I write on Word document and prefer to do all corrections/rewriting on the soft copy itself.
I love my Mac. Can't live without it. I never print. I keep emailing corrected versions to myself so that I can edit and review on the move. There are times that I do edits on my Blackberry.
I compose on a computer as I type much more frequently than I could ever hope to achieve with only the pen and paper. If I were to depend on my own handwriting when composing something, my hand would not be able to catch up with my head.
I cannot read my handwriting and therefore would not be able to understand what I had written.
After writing on the computer, I will often print and then go through the work with a pen and highlighter, crossing sections out and drawing arrows accordingly. Then I will make the edits on the computer and go from there.
I now write on my Mac. Three years ago I wrote in long hand. I feared that my cerebral cortex would not send the right creative messages and words to the tips of my fingers. I used a fountain pen as well. To my joy.I have discovered that my fears were groundless.
I make corrections on the Mac and keep all versions until the final draft. I do not print at all until the last couple of drafts.
I have a beloved mac. I print things out and read. I read aloud. I print out in a different font, and I rewrite totally on the computer.
I write using writing software on my laptop and my husband's computer. I do print often. I print every single draft, even if I only change a few lines. They all go in a binder which is separated by chapter. Information is far too valuable to only have one copy, as any writer that has lost work due to technology glitches can tell you. I also find that having a fresh copy of each draft as it happens helps in the revision and editing process, which yes, I do on paper.
I write the whole thing on a computer. Print it out, let my mother read it, she marks errors. I then correct the errors, then read through it myself, changing whatever needs changing, print it again, pass to my mum and so on until it's 'perfect'.
I do all the above and then I do it again.
I tend to take notes on a little voice recorder I usually remember to take with me. I write on a computer, and usually print out the more-or-less final version to read before I submit the copy to my editor.
I generally write and edit from a computer screen and publish to my blog, ezine or as a comment to an online source. I rarely submit paper copies.
I write on a computer, print frequently and correct.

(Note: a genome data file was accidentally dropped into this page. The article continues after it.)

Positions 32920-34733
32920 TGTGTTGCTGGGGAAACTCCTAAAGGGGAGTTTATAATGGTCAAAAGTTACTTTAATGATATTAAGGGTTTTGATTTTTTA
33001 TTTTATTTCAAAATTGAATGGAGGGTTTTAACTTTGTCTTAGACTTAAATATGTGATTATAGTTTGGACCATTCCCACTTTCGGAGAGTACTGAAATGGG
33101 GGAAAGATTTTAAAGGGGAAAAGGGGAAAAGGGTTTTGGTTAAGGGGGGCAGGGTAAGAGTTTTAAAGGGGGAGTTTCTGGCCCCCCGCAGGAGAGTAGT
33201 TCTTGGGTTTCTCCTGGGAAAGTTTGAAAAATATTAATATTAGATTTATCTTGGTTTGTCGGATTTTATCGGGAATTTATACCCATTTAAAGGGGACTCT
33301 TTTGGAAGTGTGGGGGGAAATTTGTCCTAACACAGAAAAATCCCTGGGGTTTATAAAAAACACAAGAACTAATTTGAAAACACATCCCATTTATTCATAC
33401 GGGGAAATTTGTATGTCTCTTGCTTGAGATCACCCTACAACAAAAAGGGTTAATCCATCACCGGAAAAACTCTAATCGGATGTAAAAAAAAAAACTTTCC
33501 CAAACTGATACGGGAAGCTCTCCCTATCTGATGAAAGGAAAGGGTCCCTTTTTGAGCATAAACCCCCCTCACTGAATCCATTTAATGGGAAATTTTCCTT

My process started with a marathon writing of a 100,000 word novel.
I then turned my focus to each chapter. At first, I'd edit the chapter on the computer several times, followed by printing it off, pencil-editing, making changes, and printing again...
When I was confident enough to put the chapter in question through the critique process at critiquecircle.com, I would then move onto the next chapter.
When editing a chapter, time depending, I might print it three or more times in a day, sit down and scratch it up with a pen, make the changes, and start over.
When I got to a stage where I felt the entire manuscript was complete and nearly publishable, I printed it all off, took a week or more, and edited constantly. I've done this twice now.
On my most recent review of the entire manuscript, I'd make remarks at the end of each chapter such as, "This chapter needs a little work." "This chapter is great." and "This chapter needs a lot of work."
I'm now plodding through, and focusing my energies on the chapters I felt needed some more work.
I always use my laptop. With all my rewrites, an entire forest would be razed for just one paragraph.
I write on those big yellow legal pads before turning on the computer. I’ll work for a long time on several poems, for instance, revising and shaping them until I’m empty of ideas. Then I’ll switch to prose, and write until my concentration frays. Fiction demands a particular type of attention. There’s a sense of urgency to get the story told. My poems feed my fiction, gives the language color and character.
I don’t get blocked, partly because I’m willing to “kill my darlings”. At times, I’ll revise a work until there are only a few of the original words left in it. Ned Rorem, the composer and writer, revises everything, too. If he’s reading a book by Henry James, for instance, he “puts blue pencil in the margin…may circle a "perhaps": There are too many perhapses in this book. I'm a walking blue pencil.”
I really like the computer for revision, the ease with which phrases can be moved around, sparking new ideas. A sense of play is important. It leads to fresh connections, new ways of looking at the world. These endless possibilities can lead to other problems, of course. Ralph Ellison couldn’t finish his second novel, and it grew to thousands of pages.